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These three tests provide the best information for N management decisions.
- Preplant nitrate test. A soil nitrate test measures the amount of residual or carryover N in the active root zone.
- Pre-sidedress soil nitrate test allows you to apply more N for peak growth.Sample when corn plants are 6-12 in. tall, just before rapid growth and high N uptake.
- Fall stalk nitrate test can help farmers adjust N programs for the following spring.
You have to go back into the fields and test in the exact same spots where the nitrate tests were taken. Interpretation of the results is key.
Soil sampling calendar
Michigan State University Extension provides these recommendations for season-long nitrate testing:
Early spring. These soil samples primarily measure residual nitrate; the amount of N credit will be smaller. Soil nitrate content increases as soils warm. Testing for ammonium where manure has been applied provides a preliminary indication of available N release.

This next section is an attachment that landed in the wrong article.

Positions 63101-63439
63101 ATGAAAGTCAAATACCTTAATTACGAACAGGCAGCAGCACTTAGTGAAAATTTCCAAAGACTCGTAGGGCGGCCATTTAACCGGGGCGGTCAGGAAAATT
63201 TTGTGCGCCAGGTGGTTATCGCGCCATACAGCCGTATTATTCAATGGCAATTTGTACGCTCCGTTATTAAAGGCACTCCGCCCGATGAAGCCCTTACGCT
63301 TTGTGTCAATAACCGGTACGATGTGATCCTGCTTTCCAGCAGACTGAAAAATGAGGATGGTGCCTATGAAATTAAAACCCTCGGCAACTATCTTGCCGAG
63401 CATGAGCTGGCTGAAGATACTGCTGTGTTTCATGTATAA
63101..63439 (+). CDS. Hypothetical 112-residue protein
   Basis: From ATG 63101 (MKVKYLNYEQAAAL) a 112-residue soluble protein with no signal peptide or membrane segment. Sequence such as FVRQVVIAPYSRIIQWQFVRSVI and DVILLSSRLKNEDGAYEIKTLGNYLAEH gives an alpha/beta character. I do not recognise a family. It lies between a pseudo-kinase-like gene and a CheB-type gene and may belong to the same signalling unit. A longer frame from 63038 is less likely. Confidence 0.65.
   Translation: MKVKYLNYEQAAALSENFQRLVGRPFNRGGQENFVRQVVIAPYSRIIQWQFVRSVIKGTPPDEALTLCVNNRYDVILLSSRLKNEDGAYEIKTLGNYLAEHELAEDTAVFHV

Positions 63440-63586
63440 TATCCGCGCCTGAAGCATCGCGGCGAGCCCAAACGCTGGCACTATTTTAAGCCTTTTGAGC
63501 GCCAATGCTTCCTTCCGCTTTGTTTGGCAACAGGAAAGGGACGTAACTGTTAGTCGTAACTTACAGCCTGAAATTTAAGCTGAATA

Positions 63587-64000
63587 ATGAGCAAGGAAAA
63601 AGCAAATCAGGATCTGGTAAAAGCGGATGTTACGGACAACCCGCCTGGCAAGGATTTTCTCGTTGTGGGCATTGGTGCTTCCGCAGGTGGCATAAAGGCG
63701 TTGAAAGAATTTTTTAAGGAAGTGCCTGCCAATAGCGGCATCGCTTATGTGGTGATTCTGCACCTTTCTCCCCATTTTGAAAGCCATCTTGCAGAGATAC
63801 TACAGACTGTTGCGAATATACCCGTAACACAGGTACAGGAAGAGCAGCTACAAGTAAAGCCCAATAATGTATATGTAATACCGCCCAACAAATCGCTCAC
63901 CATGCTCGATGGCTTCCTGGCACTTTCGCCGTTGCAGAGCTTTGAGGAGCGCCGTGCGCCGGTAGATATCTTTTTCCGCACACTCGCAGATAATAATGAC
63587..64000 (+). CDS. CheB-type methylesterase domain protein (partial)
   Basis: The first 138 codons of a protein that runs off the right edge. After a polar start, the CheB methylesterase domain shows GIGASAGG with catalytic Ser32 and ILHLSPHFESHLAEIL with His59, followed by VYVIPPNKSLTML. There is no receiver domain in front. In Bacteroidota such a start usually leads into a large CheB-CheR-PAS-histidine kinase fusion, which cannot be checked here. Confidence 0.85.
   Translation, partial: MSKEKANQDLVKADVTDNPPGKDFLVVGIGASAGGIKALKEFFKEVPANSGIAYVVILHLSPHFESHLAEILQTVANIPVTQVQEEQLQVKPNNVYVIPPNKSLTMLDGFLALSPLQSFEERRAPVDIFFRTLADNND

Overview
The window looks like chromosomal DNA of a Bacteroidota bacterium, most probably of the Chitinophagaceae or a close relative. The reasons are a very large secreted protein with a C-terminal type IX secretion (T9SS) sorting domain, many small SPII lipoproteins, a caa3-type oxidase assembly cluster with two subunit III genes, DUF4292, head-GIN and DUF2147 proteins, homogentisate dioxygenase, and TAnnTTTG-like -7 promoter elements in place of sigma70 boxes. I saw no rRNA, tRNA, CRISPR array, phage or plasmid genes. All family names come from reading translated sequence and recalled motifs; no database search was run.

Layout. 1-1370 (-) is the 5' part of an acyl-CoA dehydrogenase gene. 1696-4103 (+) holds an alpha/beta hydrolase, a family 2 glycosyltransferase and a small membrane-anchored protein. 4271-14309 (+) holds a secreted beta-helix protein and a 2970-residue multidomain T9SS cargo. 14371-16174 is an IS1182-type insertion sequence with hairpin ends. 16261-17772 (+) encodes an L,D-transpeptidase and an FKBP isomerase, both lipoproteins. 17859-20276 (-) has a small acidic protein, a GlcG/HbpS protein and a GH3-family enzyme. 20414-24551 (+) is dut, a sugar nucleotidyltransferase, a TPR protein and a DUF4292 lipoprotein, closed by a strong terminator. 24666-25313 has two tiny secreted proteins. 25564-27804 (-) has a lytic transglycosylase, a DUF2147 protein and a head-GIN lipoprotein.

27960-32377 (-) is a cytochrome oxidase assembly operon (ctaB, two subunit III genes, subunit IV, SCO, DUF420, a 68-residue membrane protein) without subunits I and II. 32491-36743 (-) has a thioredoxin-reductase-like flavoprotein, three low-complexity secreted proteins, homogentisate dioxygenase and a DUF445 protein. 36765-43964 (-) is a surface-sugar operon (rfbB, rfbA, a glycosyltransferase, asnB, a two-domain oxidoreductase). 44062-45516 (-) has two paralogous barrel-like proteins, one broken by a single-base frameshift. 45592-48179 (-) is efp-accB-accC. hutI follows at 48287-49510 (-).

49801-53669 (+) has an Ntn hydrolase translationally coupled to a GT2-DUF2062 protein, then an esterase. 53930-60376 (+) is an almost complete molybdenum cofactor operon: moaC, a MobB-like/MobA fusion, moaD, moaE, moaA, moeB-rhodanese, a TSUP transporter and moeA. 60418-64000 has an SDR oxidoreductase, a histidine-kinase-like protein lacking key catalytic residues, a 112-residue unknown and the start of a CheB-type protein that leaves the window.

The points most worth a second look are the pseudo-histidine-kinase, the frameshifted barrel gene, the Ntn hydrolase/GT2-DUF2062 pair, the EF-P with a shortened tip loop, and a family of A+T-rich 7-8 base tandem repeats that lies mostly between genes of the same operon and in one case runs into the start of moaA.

Spring. The greatest amount of soil nitrate usually is available three to four weeks after corn emergence (V6-V8 stage). Sidedress N when corn begins to take up N rapidly. Samples taken before sidedress can determine the appropriate N rate and measure both residual nitrate from the previous year and recently mineralized N from ammonium and organic matter.
A soil nitrate test provides the best information about available soil N when only small amounts of N have been broadcast preplant. When large amounts have been knifed in or broadcast and incorporated prior to planting, getting a good indication of available N is difficult.
Early summer. Samples taken in June from fields where N was broadcast before planting can guide N additions through irrigation or for planning next year’s application.
Fall. Samples taken in the fall help to evaluate how much N is left at the end of the season. Farmers with excess soil N in June or at harvest should consider reducing the next year’s fertilizer rate or using a PSNT to determine the appropriate rate.